Next we visited the amazing Abbey of Fontenay. The grounds of this Abbey are worth the admission price. The brochure allows you to visit quite a few of the buildings on site and imagine what it might have been like for these young minds hundreds of years ago. We eventually headed back via the Cote d 'Or and Route des Grande Crus. This is the route that allows you to drive up close to the million dollar plots/vineyards where Grand Cru bottles can go for 500 dollars a bottle. We stopped in a couple of the vine villages and poked in a few shops finally to Morey - St- Denis to the Caveau des Vignerons wine shop. A few bottles of red wine and home for dinner.

Our hotel recommended the restaurant next door Le Berger du Temps. Upon first glance it is unusual. Looks like a large outdoor warm weather terrace for dining and then inside where you would check in the chef is cooking a large majority of the meat dishes in a large wood fired pizza like oven. The restaurant inside is very cosey with porcelain rooster figurines hanging on all the walls. At first we were a bit nervous. We ordered a french classic, oeufs en meurette, eggs in red wine for an appetizer. It was the first time either of us had this dish. It was fantastic. We then ordered free range chicken and sauteed beef checks both served with a delicious wine sauce. Dessert was a Grand Marnier orange souffle and Dark chocolate mousse. If you ever are in Beaune I would highly recommend this restaurant.
mcsles is offline  
Jan 22nd, 2019, 04:10 PM
  #11  
 
Join Date: Jan 2003
Posts: 45,602
I loved your report. Thank you very much.

But this cracked me up: <<We first visited the village of Riquewihr. This town was inspired by Beauty and The Beast my wife Laura tells me.>>

Riquewihr has been a presence/town since the 6th century. Do you really think it inspired Disney and not the other way around? I think you got things a bit backwards there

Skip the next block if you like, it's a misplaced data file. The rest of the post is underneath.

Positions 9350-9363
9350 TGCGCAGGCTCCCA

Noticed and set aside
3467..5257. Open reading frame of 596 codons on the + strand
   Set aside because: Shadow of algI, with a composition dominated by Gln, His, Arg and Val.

Anyway, carry on. Nice report.

Glad to hear you enjoyed oeufs en meurette, a real French classic that a lot of people are loath to try.
StCirq is offline  
Jan 22nd, 2019, 06:27 PM
  #12  
 
Join Date: Sep 2018
Posts: 21
I am really enjoying your report.

Dessert was a Grand Marnier orange souffle and Dark chocolate mousse.
That sounds amazing!
pgtraveler is offline  
Jan 23rd, 2019, 01:36 AM
  #13  
Original Poster
 
Join Date: Nov 2017
Posts: 27
StCirq, my apologies, I am the guilty party. I transposed my wife's notes. The town/towns of Riquewihr and Ribeauville inspired the set designs for the movie Beauty and the Beast.
Day 9
After another amazing breakfast and my futile attempts at the perfect soft boiled eggs we visited the very pretty downtown of Beaune. We did a walking tour of the town and visited a few shops for the odd trinkets to take back to US. Beaune is another town that has a outer wall. Inside the village is quite pretty. We purchased a map for a bike ride or walk in the vineyards surrounding Beaune. Upon returning to my rental car a bus driver smoking his cigarette informed a local French women not to park next to my car and the four or five that I had parked next too. When I inquired what he had said he told me I was illegally parked in a tour bus lot and that the police had already ticketed me for 135 euros. Mind you I had dropped the necessary amount upon entering the lot and displayed my ticket stub in the windshield. Upon further review at the entrance to the lot was the very small sign informing that it was a bus lot. Stupid thing is turn to the right and it was a regular pay parking lot. I went to the left and was guilty. I went to the police station to plead my case and what transpired was fit for a seinfeld episode. The male officers and I speaking thru the bank teller type glass got no where. Finally a very nice female officer brought out her google phone and we managed to have a conversation via google translate. I was at the national police office not the local police office. I needed to take up my case with them and that office was closed for lunch.